Bruce Schneier just posted an interesting article on his blog entitled “Interview with an Adware Developer“.
This article reinforces many of the things I have been telling people for a very long time, but for whatever reason never sinks in.
I should probably first speak about how adware works. Most adware targets Internet Explorer (IE) users because obviously they’re the biggest share of the market. In addition, they tend to be the less-savvy chunk of the market. If you’re using IE, then either you don’t care or you don’t know about all the vulnerabilities that IE has.
IE has a mechanism called a Browser Helper Object (BHO) which is basically a gob of executable code that gets informed of web requests as they’re going. It runs in the actual browser process, which means it can do anything the browser can do—which means basically anything.
Aside from reinforcing that Internet Explorer is a poor choice to use for web browsing (unless you enjoy collecting and cleaning malware… you know, for practice), it also outlines an interesting new technique that I recently witnessed as I was cleaning a machine.
If you also have an installer, a little executable, you can make a Registry entry and every time this thing reboots, the installer will check to make sure the BHO is there. If it is, great. If it isn’t, then it will install it. That’s fine until somebody goes and deletes the executable.
The next thing that Direct Revenue did—actually I should say what I did, because I was pretty heavily involved in this—was make a poller which continuously polls about every 10 seconds or so to see if the BHO was there and alive. If it was, great. If it wasn’t, [ the poller would ] install it.
During my live analysis of this machine I used the ms/sysinternals filemon program to watch for a bit and noticed explorer.exe doing something similar to what the author describes.
34139 6:32:11 PM explorer.exe:2916 OPEN C:\NTDETECT.COM:QebiesnrMkudrfcoIbamtykdDa.exe:$DATA NOT FOUND Options: Open Access: Read
The article explains how they will create a seemingly random named file (a hash of the mac address) and use that as the installer. This one appears to be a variant on the technique that takes it a step further and uses hidden data streams (or alternate data streams). These are data streams that I had previously detected and removed.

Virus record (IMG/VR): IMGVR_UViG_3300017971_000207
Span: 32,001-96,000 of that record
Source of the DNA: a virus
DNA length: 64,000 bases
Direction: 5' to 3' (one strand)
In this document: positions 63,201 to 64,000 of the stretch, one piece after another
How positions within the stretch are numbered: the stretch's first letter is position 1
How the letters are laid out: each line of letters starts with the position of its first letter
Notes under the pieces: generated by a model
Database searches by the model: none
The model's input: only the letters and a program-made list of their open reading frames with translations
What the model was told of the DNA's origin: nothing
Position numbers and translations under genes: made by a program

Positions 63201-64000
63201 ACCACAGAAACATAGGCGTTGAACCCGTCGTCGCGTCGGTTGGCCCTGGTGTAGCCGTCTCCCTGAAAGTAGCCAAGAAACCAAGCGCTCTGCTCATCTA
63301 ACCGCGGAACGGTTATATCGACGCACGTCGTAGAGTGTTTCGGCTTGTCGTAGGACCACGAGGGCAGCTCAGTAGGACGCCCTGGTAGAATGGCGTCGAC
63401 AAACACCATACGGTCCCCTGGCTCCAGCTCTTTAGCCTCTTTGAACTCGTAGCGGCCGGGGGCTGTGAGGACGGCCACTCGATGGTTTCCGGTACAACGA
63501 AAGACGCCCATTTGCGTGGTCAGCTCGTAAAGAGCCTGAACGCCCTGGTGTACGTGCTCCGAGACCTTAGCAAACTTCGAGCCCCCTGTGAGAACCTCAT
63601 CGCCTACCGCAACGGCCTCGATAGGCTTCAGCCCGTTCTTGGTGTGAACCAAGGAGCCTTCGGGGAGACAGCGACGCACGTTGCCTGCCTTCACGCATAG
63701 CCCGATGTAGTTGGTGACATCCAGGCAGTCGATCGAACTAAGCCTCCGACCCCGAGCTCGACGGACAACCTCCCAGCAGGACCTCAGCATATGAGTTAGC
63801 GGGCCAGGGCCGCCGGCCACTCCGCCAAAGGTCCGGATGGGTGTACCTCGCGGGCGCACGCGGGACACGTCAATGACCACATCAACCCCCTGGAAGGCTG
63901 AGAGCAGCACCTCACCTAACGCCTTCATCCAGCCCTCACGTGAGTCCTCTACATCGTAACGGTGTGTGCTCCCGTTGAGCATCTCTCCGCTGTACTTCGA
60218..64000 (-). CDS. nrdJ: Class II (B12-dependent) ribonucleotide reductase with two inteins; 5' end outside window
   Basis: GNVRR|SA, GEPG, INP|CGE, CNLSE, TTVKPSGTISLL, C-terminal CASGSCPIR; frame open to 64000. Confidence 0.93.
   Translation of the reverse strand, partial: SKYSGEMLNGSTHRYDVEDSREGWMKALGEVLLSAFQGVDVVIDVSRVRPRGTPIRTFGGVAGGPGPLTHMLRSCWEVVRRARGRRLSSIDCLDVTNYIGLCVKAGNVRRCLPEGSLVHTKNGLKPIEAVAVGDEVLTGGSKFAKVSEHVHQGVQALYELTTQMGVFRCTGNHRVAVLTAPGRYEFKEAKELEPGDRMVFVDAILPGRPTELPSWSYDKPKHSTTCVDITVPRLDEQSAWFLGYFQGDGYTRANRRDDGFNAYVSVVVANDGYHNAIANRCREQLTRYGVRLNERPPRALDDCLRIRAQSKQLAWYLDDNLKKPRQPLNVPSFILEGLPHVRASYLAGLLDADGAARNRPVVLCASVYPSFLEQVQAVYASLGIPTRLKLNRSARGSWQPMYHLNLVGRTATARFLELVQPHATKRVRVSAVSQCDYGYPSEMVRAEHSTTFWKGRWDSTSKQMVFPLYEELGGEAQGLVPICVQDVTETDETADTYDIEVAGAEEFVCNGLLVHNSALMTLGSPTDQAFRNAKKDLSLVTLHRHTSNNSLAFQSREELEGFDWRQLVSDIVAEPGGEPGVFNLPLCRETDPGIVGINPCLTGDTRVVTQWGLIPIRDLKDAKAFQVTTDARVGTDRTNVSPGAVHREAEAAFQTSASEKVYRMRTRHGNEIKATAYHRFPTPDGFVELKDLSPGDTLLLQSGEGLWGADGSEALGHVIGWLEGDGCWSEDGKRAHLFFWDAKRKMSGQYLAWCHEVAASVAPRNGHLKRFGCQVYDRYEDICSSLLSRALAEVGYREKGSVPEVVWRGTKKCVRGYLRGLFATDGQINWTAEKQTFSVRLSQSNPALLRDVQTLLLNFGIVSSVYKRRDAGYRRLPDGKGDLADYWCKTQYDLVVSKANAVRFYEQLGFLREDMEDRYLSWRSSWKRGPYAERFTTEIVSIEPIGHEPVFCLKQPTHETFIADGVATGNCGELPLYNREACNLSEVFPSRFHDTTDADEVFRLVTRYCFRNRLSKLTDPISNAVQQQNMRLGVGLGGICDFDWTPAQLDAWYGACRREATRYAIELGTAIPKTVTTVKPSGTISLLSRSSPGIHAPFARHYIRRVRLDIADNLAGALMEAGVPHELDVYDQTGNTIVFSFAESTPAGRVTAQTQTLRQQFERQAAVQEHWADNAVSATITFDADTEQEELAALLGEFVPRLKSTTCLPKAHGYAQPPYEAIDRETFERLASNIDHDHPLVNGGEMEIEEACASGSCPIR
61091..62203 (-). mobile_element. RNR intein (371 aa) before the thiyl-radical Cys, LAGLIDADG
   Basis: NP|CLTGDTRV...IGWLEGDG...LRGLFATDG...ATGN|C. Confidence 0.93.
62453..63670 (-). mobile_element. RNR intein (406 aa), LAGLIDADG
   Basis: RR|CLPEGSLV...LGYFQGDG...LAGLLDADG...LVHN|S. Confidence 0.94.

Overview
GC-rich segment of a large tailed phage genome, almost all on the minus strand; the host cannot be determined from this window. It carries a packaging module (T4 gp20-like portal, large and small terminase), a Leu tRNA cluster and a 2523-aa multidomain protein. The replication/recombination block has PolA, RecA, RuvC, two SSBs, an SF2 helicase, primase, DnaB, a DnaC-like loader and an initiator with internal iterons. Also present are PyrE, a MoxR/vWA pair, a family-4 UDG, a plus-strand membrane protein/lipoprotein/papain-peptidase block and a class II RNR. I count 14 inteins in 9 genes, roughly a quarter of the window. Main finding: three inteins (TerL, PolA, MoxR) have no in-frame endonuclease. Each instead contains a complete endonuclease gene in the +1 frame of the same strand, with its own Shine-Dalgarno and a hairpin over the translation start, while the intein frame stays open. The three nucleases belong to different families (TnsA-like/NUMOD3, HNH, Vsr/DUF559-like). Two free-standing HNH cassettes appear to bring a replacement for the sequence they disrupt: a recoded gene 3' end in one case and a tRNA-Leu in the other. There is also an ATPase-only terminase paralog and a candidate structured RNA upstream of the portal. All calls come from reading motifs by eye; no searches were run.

The article also has an interesting point about evasion.
Next we made a function shuffler, which would go into an executable, take the functions and randomly shuffle them. Once you do that, then of course the signature’s all messed up. [ We also shuffled ] a lot of the pointers within each actual function. It completely changed the shape of the executable.
In the virology and malware world this is known as polymorphism, and is a very effective technique for evading most anti-virus/spyware programs.
Now the truly frightening part mentions using interrupt handlers instead of executables and states that they decided not to do it. Because the concept is written, someone will run with it.
There was one further step that we were going to take but didn’t end up doing, and that is we were going to get rid of threads entirely, and just use interrupt handlers. It turns out that in Windows, you can get access to the interrupt handler pretty easily. In fact, you can register with the OS a chunk of code to handle a given interrupt. Then all you have to do is arrange for an interrupt to happen, and every time that interrupt happens, you wake up, do your stuff and go away. We never got to actually do that, but it was something we were thinking we’d do.
What this all boils down to is that the malware authors once again have leap frogged the anti-virus industry. Microsoft also needs to take a more proactive role in securing IE and Windows against these sorts of threats.
The days of recycling the old code as variants is over and its time that we prepare ourselves for a whole new world of malware threats.